Background: There has been an increasing number of reports regarding the correlation between obesity and gastroesophageal reflux disease (GERD). Visceral fat thickness is thought to be a risk factor for GERD and its severity. Several studies have conflicting results, so this study aimed to determine visceral fat thickness difference between erosive and non-erosive reflux disease. Methods: A cross-sectional study of 56 adult subjects with GERD symptoms was held at Cipto Mangunkusumo National General Hospital between April and November 2018. Gastroesophageal Reflux Disease Questionnaires (GERDQ)were utilized to determine the presence of GERD. Ultrasonography was used to determine visceral fat thickness. Esophageal erosions were diagnosed using upper gastrointestinal endoscopy. The difference in visceral fat thickness between esophagitis and non-esophagitis group was analysed using T-test. Results: From 56 total subjects, 55.4% have erosive reflux disease (ERD), in which were dominated by subjects with grade A esophagitis (64.5%)based on Los Angeles Classification of Esophagitis (LA classifications). There was no significant difference of visceral fat thickness between non-erosive reflux disease (NERD)and ERD (p = 0,831). There was, however, an increasing trend of visceral fat thickness with the advancing severity of esophagitis, although statistical significance was not reached. Conclusion: Visceral fat thickness as measured by ultrasonography has no significant difference between NERD and ERD.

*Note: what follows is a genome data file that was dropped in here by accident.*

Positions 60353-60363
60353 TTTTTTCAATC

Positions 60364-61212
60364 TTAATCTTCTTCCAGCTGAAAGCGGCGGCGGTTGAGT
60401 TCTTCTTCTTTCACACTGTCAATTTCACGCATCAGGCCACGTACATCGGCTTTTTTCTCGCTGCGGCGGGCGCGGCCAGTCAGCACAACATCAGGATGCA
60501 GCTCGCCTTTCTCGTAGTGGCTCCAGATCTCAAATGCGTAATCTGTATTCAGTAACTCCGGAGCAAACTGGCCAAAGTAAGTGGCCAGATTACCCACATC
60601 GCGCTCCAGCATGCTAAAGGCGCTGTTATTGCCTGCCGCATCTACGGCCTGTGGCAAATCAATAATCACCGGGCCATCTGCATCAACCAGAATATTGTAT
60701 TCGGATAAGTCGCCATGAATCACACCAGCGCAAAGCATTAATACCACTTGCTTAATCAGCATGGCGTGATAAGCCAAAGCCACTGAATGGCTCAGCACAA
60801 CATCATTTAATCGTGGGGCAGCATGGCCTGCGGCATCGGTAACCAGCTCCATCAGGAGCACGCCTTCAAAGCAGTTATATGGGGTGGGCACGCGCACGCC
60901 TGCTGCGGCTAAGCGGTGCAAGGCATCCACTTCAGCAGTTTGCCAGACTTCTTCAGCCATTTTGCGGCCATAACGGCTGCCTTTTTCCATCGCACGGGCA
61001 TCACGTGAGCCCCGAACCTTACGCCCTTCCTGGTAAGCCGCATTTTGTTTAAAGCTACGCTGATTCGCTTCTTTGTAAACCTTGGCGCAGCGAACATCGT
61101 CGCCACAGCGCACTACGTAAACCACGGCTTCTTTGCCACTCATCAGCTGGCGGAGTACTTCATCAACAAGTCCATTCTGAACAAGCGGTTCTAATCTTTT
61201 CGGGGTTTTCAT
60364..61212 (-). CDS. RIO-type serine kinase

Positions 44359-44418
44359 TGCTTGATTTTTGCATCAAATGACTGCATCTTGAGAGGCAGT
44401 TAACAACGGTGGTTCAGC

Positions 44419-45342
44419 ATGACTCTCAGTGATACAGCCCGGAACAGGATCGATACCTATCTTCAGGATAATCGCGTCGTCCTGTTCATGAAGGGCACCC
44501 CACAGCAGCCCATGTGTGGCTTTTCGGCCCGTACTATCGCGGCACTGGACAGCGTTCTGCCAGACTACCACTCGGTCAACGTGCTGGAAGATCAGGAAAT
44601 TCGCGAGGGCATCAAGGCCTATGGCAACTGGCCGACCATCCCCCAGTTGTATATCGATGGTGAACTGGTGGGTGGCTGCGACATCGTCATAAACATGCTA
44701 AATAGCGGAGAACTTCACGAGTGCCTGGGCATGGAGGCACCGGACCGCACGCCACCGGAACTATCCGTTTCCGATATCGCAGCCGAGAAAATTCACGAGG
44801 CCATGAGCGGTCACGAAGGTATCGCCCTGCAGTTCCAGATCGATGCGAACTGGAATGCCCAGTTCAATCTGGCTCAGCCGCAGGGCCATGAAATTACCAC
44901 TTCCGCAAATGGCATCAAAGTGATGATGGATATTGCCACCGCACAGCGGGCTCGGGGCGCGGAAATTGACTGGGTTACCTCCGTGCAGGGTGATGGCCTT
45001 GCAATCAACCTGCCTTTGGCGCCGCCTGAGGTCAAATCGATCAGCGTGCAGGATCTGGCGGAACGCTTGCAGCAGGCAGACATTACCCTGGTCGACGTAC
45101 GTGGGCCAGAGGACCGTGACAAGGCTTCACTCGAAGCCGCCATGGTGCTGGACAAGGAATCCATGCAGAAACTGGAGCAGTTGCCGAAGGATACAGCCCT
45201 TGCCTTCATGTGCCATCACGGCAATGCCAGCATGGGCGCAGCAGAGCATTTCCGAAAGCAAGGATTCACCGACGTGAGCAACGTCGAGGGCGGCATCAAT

|Number of pages||5|
|Journal||Diabetes and Metabolic Syndrome: Clinical Research and Reviews|
|Publication status||Published - 1 May 2019|
- Erosive esophagitis
- Visceral fat thickness